A small party of US troops has landed on Mount Sinjar in northern Iraq for the first time to assess the situation of thousands of civilian refugees besieged by Islamist militants, the Pentagon says.
A US military official, speaking on condition of anonymity, said the special forces soldiers had returned safely to base.
"They had contacts with the refugees. They went back to Erbil," he said.
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The US has a consulate and other facilities in Erbil, the capital of Iraq's autonomous Kurdish region, and yesterday deployed around 130 troops on an assessment mission.
Militants from the Islamic State of Iraq and the Levant or ISIL (also known as ISIS and Islamic State), a jihadist group that controls a large swathe of northern Iraq and eastern Syria, has attacked the region's Yazidi religious minority and threatened to march on the city.
Last week, President Barack Obama authorised air strikes to protect Yazidi refugees and US personnel in Erbil, but he has insisted that US "combat troops" will not return to war in the unstable nation.
Nevertheless, Washington has boosted its military advisers on the ground in Iraq and the mission to Sinjar briefly put US boots on the ground on an exposed mountain surrounded by hostile forces.
Iraqi helicopters and Kurdish troops have been trying to come to the aid of the besieged Yazidis, and Washington and its allies have been studying ways to airlift them off Sinjar or open a humanitarian corridor.
Also yesterday, a US drone launched a missile to destroy an ISIL armed truck to the west of the mountain, the latest in a series of air strikes by drones and fighter jets since Friday.
President Barack Obama is considering a range of military options, including airlifts and creating safe passages, for rescuing the Yazidi refugees, and is expected to make a decision within days, the White House says.
The White House insisted that the mission on Sinjar Mountain would be strictly a humanitarian rescue and would not constitute a return to combat 2½ years after the last US troops withdrew from Iraq.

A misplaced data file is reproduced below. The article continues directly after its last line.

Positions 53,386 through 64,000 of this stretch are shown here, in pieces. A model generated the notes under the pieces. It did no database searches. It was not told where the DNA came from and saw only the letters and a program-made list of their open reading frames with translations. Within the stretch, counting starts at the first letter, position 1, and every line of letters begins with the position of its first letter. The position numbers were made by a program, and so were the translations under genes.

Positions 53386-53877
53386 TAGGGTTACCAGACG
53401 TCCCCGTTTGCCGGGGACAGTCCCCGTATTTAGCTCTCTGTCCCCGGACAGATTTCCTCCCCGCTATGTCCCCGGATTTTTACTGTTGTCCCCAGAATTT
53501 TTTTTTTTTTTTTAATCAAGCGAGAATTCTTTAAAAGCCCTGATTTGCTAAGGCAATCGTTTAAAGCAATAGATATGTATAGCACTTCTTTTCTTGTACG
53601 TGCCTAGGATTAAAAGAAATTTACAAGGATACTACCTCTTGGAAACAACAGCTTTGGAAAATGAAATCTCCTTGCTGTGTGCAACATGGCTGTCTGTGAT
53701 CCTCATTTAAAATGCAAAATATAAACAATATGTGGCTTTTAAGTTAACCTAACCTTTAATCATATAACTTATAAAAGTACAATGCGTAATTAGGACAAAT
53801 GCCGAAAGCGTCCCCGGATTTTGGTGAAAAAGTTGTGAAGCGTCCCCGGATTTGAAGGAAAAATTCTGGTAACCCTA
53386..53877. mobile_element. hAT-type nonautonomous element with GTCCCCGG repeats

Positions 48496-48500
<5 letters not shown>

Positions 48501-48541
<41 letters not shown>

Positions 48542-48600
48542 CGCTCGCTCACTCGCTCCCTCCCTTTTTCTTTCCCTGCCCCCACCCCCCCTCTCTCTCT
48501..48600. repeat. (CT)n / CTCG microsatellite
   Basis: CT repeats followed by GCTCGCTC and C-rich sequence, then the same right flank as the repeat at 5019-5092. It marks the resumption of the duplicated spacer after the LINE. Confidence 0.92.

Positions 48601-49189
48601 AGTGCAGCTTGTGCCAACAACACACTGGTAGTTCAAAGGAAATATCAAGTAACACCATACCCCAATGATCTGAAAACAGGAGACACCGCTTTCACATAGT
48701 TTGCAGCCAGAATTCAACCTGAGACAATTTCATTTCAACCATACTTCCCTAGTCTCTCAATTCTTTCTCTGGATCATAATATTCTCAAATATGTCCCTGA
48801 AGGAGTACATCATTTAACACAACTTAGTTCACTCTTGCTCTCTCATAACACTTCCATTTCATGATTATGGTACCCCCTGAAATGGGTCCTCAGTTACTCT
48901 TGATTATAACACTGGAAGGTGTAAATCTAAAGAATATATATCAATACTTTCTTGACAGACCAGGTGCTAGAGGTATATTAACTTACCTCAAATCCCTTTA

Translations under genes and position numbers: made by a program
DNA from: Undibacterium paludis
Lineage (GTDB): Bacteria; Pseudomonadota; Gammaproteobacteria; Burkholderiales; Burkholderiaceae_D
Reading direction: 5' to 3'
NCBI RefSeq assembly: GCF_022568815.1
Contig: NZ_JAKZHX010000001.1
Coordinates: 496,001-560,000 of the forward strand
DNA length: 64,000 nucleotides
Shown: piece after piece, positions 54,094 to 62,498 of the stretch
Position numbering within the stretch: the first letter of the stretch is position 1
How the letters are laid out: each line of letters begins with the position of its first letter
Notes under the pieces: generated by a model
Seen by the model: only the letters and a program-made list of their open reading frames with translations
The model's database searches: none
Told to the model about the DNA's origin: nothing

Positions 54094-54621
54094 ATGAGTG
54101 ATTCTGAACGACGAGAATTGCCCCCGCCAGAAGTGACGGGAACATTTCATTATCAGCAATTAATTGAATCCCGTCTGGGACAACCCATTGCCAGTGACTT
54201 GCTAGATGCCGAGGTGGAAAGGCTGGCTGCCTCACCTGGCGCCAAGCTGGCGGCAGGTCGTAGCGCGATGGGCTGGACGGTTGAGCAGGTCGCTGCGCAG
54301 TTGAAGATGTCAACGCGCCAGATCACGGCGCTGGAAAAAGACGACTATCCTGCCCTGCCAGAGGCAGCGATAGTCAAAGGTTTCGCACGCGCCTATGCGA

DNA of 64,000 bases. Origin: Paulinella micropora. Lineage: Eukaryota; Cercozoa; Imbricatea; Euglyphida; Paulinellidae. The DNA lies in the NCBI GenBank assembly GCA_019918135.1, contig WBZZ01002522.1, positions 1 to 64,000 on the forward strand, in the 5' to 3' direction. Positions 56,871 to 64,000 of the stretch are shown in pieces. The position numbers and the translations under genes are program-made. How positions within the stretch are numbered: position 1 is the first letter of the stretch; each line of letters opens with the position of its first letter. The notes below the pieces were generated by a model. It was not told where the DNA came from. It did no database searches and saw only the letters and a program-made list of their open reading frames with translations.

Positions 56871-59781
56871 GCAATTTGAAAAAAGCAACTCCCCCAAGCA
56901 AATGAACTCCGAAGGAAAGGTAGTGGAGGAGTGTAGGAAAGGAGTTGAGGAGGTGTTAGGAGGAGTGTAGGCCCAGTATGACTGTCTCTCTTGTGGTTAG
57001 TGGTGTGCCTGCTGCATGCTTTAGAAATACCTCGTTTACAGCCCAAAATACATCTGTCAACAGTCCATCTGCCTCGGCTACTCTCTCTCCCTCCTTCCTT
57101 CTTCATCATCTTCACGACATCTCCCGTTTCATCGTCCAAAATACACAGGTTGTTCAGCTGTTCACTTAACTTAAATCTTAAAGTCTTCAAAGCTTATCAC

"We don't believe that involves US troops re-entering a combat role in Iraq," said Ben Rhodes, Obama's deputy national security adviser. "It involves frankly a very difficult logistical challenge of moving folks who are in danger on that mountain into a safer position."
The US has been delivering food and water to the Yazidi refugees for several days. But Rhodes said it was unsustainable to let thousands of people remain on the mountain.
"There needs to be a lasting solution that gets that population to a safe space where they can receive more permanent assistance," he told reporters traveling with the president during his vacation on the Massachusetts island of Martha's Vineyard.
Rhodes said that given the urgency of the situation, Obama was expected to receive final recommendations quickly and make a decision within days.
Thousands of Iraqi religious minorities sought refuge on Sinjar Mountain after militants from the Islamic State group swept through their village in northern Iraq. In addition to the humanitarian aid drops, the US has conducted airstrikes against Islamic State targets, both to protect American personnel in the region and stop the militants from moving on the civilians again.
Obama has ruled out sending combat troops back into Iraq, where nearly 4500 Americans were killed during the eight year war that ended in 2011.
Rhodes suggested the US would undertake a rescue mission with help from allies, including Kurdish forces that are receiving arms from the US, and the British.
British Prime Minister David Cameron confirmed today that his country stood ready to assist with that effort.
"We need a plan to get these people off that mountain and get them to a place of safety," he said. "Detailed plans are now being put in place and are underway and that Britain will play a role in delivering them."
The British military has already joined the US in delivering supplies to the mountain in recent days. Rhodes noted that there have also been offers of humanitarian assistance from France, Canada and Australia.
The White House has not said specifically how many people they believe to be on the mountain, though estimates range in the tens of thousands. Rhodes said several thousand have escaped, but the US is seeking a more firm estimate from the assessment team now on the ground.
The Pentagon said the assessment team was transported to Irbil, capital of the largely autonomous Iraqi Kurdish region, by a small number of V-22 Osprey aircraft from an undisclosed location in the Middle East.
The assessment team joins 90 US military advisers already in Baghdad and 160 in a pair of operations centres - one in Irbil and one in Baghdad, the central government's capital - working with Iraqi security forces.
They were in addition to about 455 US security forces and 100 military personnel working in the Office of Security Cooperation in the US Embassy in Baghdad.
- AFP / AP